The observation that Apple fans and the media do their marketing for them is never so true as right now - to be frank, the day where we don't see another rumour about the iPad 3 can't come soon enough.
We've posted some of these rumours - if you're a tablet user, it's hard not to wonder about the advantages that might come from having a better screen, 4G or a faster processor.
But what to do if you're actually wanting to put down money on a new tablet now? Rumours of a March 7 unveiling for an iPad 3 are all over the web. If this were true, what would make it worth waiting for? Here is a by-no-means-exhaustive roundup of some things to consider.
A smaller iPad
The question is why? We've seen a few handhelds that are bigger than a smartphone and smaller than an iPad (Dell's Streak is one, the Samsung Galaxy Note is another), but they haven’t exactly taken the market by storm. On the other hand, phones are getting bigger by the month. We're yet to see a device that we'd ditch our two separate slabs of electronics for. Our guess is a tablet-phone is still a bad idea - for one thing noone wants to look like this (see photo). The idea of Apple complicating things by having several screen sizes isn't something we'd bet on. On the other hand, having a 7in model might mean an iPad under $500.
Faster Internet via 4G
It's not often you see cynical technology writers gawp in genuine amazement at a new product, but this has been known to happen with Telstra's 4G. We have seen speeds of 32,000Kbps testing this 4G phone, which would be a major benefit to tablet users. Keep in mind that the network is relatively new and not overcrowded. And the limited coverage.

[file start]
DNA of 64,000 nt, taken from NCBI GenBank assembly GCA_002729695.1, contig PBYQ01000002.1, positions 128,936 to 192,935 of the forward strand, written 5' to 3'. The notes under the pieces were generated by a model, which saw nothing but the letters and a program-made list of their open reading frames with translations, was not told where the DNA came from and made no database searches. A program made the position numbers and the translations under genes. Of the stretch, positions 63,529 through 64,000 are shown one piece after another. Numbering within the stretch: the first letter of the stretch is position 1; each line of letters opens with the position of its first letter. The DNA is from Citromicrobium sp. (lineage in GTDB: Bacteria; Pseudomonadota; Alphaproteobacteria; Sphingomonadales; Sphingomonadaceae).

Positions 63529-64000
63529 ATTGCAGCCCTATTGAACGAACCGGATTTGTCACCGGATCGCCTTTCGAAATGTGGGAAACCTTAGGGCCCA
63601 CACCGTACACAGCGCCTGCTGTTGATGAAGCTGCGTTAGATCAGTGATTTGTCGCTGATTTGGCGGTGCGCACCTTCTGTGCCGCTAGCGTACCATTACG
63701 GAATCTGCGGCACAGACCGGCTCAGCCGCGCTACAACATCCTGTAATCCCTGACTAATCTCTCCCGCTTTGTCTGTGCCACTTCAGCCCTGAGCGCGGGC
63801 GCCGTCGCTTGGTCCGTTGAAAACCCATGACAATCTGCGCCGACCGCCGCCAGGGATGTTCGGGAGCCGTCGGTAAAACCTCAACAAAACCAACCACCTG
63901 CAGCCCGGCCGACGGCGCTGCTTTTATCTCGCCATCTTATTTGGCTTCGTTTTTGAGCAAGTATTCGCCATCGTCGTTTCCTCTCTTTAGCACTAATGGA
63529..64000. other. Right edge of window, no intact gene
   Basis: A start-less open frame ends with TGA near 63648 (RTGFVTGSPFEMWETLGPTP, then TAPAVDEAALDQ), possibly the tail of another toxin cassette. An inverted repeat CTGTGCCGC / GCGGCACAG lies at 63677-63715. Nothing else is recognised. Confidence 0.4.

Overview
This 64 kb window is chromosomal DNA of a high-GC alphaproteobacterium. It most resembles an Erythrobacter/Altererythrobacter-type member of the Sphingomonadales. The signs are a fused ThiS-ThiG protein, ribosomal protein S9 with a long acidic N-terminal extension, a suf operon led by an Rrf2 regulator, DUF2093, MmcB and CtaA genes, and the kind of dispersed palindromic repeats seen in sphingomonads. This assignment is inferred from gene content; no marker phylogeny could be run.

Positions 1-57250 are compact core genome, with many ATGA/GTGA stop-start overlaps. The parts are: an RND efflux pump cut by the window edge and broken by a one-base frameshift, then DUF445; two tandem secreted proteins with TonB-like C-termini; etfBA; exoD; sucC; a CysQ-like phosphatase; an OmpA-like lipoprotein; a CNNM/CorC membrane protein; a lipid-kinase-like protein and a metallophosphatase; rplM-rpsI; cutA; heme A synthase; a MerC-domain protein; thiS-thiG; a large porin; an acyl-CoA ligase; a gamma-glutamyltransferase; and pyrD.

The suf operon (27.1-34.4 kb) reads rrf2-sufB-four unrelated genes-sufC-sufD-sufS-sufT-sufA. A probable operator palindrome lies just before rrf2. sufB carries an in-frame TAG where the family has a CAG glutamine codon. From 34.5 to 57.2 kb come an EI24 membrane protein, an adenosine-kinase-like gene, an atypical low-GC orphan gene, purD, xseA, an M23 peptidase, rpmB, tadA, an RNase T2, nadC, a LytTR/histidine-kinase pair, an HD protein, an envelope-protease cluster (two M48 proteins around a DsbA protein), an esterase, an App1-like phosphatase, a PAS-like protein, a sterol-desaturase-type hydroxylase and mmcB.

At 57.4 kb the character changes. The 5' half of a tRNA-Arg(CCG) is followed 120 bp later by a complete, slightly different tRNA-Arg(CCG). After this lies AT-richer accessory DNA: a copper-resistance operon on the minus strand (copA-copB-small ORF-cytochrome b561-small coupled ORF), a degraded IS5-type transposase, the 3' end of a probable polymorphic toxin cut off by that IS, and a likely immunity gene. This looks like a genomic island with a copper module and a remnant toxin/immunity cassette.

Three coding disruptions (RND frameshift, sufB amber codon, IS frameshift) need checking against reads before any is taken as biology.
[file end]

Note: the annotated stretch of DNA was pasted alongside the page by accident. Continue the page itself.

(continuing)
A higher resolution display
This one would prove interesting. The Samsung Galaxy Tab 10.1 already boasts a 1200x800 LCD with a sharper dot pitch than the 1024x768 iPad 2. We couldn't fault it in our review. An iPad with higher pixel density could be a drawcard though, and it something that was rumoured last year but didn't eventuate.
There's been a lot of speculation about a quad-core "A6" chip, with less constructive debate about the benefits and drawbacks of such a move. With Tegra 3 arriving on Transformer Prime, it will be interesting what effect this has on the evolution of tablet apps, if any. While the move to dual-core in the iPad 2 meant more responsive Web browsing, what was most noticeable was the benefit of the improved onboard graphics.
An iPad that doesn't cost as much
The HP Touchpad aside, we're yet to see another "cheap" tablet that people are prepared to lineup at a checkout to buy. Apple at least managed to keep the iPad 2 under the starting price of the first iPad, but they're still expensive devices, no cheaper than a bargain laptop.